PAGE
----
Even though it’s 90-plus degrees and school doesn’t start for another month, high school football season isn’t that far away.
Teams can’t be too ready to drive to the red zone, or face third-and-long and other football situations. Football teams are officially within a month of the first game of the season.
That’s why 12 varsity teams put on their helmets and pads Wednesday to spend two full days playing football.
Branson High School hosted the sixth annual Branson Team Camp at Pirate Stadium this week to offer teams a chance to drill and scrimmage in different formats.
“There are some good football teams here,” Branson football coach Dan Henderson said. “They keep coming back, so it’s a good camp.”
To promote player safety under a National Weather Service heat advisory, scrimmages were limited to 25 minutes with 10 minutes of time for water breaks in between, and camp sessions took place during morning hours.
Teams such as Branson, Mount Vernon, Reeds Spring, Neosho and Willow Springs took on some out-of-area teams in jamboree style scrimmages, red zone scenarios and a “third down challenge,” in which an offense got one play to go seven yards against another team’s defense. Whichever team succeeded on the play stayed on the field to take on a challenging unit from another team.
“It’s just to see different people. There are a lot of things that we need to work on, and you can’t do it in intersquad situations,” Henderson said.
The camp’s goal is simple: provide each team with as many “game like” plays as possible.
Mount Vernon, coming off a 4-6 campaign, marked its third year in a row to take part in the Branson Team Camp. Veteran coach Tom Cox, who like Henderson is in his third year with his program, noted how the “team camp” concept evolved due to changes in the rules on how often a football team can practice in the summer.
“It’s so different now than when I was coaching before. We couldn’t do anything before,” Cox said. “They took five days away from us this year and we still have 20, and five of those can be in full pads, so it does change things.”
Some of the out-of-area visitors included some of Henderson’s former foes from his time at School of the Osage: Eldon, Versailles and Blair Oaks, plus Lutheran North, Berryville, Arkansas and Harrison, Arkansas.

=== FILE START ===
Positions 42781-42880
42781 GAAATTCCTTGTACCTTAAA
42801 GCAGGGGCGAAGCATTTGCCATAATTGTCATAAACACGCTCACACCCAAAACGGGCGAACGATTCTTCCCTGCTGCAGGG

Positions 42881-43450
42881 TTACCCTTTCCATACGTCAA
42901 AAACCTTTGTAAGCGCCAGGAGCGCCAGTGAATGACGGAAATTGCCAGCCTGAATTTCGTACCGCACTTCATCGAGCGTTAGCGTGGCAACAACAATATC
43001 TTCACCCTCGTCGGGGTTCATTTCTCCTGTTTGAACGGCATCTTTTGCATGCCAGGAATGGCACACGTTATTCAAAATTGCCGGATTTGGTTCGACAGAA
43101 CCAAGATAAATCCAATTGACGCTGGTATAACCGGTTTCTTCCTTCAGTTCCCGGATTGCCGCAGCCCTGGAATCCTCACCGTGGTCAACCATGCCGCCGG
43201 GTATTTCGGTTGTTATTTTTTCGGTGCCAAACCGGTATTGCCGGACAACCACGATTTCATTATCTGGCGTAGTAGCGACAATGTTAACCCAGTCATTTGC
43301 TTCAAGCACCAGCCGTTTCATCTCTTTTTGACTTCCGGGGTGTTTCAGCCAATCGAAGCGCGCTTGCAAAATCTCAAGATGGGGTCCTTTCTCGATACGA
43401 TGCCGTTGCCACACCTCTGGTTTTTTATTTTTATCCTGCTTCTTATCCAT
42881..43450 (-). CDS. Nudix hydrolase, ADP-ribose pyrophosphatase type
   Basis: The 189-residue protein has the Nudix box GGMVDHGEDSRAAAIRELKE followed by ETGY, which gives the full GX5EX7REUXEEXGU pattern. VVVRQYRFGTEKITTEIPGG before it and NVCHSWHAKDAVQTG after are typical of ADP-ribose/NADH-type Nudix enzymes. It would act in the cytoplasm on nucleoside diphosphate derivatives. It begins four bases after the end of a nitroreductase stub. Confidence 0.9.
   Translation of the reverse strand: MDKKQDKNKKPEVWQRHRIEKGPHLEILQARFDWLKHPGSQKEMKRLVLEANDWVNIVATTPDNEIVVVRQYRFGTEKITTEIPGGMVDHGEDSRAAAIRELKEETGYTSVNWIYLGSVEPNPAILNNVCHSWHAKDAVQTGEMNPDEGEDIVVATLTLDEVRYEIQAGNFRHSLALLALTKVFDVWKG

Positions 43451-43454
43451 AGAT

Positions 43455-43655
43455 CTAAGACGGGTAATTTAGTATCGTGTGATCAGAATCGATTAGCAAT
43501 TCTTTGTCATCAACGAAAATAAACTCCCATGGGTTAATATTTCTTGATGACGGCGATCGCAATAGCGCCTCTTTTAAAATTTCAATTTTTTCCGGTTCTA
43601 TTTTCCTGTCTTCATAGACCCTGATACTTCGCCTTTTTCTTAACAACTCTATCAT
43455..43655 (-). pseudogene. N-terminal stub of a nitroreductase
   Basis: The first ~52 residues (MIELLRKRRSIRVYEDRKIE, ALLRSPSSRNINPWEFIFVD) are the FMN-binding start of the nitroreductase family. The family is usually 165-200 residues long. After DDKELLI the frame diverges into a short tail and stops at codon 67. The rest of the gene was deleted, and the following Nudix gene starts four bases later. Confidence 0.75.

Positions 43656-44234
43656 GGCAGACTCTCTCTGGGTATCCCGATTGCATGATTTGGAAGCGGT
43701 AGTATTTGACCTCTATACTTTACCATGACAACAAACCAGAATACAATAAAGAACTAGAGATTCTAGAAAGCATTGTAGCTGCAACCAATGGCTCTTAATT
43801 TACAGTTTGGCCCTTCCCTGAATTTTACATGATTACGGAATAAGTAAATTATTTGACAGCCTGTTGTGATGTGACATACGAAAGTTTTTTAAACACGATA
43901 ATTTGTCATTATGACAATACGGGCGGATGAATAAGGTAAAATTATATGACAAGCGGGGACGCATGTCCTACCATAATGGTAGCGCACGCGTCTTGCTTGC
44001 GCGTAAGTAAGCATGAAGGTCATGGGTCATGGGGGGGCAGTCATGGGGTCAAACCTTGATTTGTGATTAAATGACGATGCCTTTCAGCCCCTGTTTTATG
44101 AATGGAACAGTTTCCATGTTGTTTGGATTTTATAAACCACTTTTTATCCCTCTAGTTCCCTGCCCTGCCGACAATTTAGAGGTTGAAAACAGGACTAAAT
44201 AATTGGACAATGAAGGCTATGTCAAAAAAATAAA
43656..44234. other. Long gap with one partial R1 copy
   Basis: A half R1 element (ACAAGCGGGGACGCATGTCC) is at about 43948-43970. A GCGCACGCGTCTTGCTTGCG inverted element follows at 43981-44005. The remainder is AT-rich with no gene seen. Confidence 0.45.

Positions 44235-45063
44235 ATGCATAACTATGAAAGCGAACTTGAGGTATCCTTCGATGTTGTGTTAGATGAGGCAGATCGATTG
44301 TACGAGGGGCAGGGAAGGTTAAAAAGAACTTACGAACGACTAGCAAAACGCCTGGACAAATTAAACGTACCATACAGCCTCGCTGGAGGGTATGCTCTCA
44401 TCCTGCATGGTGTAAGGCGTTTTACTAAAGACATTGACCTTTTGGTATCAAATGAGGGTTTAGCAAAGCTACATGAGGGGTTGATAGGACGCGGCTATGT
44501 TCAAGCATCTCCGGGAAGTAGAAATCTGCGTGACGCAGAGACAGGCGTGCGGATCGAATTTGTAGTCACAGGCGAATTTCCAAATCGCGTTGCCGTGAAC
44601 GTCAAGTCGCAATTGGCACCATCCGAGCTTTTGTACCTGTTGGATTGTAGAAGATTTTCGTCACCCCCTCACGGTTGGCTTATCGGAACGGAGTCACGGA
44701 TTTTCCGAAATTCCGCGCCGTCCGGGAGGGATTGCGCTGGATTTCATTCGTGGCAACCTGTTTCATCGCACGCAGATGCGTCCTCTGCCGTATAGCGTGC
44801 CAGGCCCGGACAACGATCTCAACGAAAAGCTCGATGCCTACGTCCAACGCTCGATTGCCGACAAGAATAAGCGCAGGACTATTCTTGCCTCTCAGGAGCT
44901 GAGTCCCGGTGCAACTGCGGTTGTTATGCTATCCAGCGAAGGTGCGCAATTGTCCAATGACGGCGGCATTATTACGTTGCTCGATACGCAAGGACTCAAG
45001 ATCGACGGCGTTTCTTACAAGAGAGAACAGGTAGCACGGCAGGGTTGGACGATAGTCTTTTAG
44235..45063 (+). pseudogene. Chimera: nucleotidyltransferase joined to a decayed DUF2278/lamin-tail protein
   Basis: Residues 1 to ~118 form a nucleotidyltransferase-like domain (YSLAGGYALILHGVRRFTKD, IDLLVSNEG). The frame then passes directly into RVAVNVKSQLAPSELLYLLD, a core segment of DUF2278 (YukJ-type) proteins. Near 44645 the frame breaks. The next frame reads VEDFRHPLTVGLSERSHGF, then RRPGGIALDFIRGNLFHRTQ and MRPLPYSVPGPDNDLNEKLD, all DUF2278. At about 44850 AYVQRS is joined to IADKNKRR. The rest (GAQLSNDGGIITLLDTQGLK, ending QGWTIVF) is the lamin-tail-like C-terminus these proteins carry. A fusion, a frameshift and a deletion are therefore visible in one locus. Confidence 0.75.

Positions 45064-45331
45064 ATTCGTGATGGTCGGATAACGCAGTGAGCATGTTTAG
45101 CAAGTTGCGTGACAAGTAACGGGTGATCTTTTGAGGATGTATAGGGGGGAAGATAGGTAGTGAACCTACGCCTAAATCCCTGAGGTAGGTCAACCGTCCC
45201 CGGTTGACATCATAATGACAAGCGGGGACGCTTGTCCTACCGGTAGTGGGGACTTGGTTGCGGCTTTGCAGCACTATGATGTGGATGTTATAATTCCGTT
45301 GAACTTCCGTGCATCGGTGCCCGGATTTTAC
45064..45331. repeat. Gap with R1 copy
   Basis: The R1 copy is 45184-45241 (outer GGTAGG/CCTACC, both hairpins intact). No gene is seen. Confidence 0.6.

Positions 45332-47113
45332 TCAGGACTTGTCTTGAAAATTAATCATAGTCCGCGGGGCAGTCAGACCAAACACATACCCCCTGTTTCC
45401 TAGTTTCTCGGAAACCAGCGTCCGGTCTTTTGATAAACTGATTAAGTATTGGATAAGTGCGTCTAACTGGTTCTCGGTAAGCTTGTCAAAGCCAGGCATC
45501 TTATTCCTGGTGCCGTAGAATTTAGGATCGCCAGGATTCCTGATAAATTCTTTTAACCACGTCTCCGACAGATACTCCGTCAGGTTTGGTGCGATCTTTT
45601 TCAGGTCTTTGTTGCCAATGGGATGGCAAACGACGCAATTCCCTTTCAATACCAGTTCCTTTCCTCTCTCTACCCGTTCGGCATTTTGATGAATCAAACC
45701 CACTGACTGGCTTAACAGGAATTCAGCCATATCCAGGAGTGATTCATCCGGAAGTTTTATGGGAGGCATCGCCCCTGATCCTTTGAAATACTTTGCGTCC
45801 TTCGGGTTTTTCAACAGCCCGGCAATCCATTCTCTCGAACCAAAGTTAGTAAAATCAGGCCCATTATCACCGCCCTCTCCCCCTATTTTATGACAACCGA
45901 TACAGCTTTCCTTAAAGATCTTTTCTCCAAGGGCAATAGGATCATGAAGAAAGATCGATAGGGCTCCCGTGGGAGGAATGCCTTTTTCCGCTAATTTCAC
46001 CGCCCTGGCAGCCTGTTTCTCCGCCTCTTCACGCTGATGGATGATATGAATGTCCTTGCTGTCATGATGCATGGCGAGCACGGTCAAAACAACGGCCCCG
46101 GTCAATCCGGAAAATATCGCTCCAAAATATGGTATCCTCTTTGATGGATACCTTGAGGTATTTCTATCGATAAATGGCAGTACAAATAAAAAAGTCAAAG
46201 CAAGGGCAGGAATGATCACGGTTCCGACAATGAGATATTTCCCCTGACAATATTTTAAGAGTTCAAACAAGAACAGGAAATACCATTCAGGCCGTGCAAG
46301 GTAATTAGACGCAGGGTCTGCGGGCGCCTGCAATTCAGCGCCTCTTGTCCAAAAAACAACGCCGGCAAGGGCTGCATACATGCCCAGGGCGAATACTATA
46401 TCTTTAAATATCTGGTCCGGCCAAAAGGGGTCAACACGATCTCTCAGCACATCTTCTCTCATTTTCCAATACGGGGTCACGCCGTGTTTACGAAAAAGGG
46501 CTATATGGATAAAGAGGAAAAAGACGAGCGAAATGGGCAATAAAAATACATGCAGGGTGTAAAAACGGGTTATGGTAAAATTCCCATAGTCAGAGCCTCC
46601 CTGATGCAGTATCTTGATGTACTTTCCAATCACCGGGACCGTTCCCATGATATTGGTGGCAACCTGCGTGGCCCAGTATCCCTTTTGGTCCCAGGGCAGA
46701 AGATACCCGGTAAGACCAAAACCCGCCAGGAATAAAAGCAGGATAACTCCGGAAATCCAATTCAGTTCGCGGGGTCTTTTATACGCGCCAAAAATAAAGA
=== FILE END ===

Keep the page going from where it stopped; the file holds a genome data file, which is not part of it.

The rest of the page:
“These guys that are coming in, the advantage they get other than getting to play is the team bonding—getting on a bus together, staying in a motel together, going down to the Rec Plex and swimming together, those bonding things,” Henderson said.
Still, Pirates quarterback Ryan Still had plenty of reps with wide receivers Luke Masters and Chad Utzman and running back Hunter Weber.
Like Branson, Mount Vernon has some question marks on the offensive line, where turnover was heavy in the offseason. There’s one way to fix it.
“We do exactly what we’re doing today. I told them, ‘we’re going to run things that may not fit the situation here, but we want to make it as tough on you as possible out here,’” Cox said. “We want to win more on Friday night than we do this Branson camp scrimmage.”
The Mountaineers bring back a senior aerial threat combination in quarterback Garrett Hadlock to wide receiver Jarrett Massie. The challenge will be for Cox, who calls Mount Vernon’s offensive plays, to find successful touches for up-and-comers Andrew Montemayor, Sammy Robinson and sophomore Will Boswell.
“I’m going to have to be a little more creative in getting these other guys the ball, because we have a lot of other guys who are capable of making plays,” Cox said.
Each football team’s booster club funded the costs of attending the two-day team camp.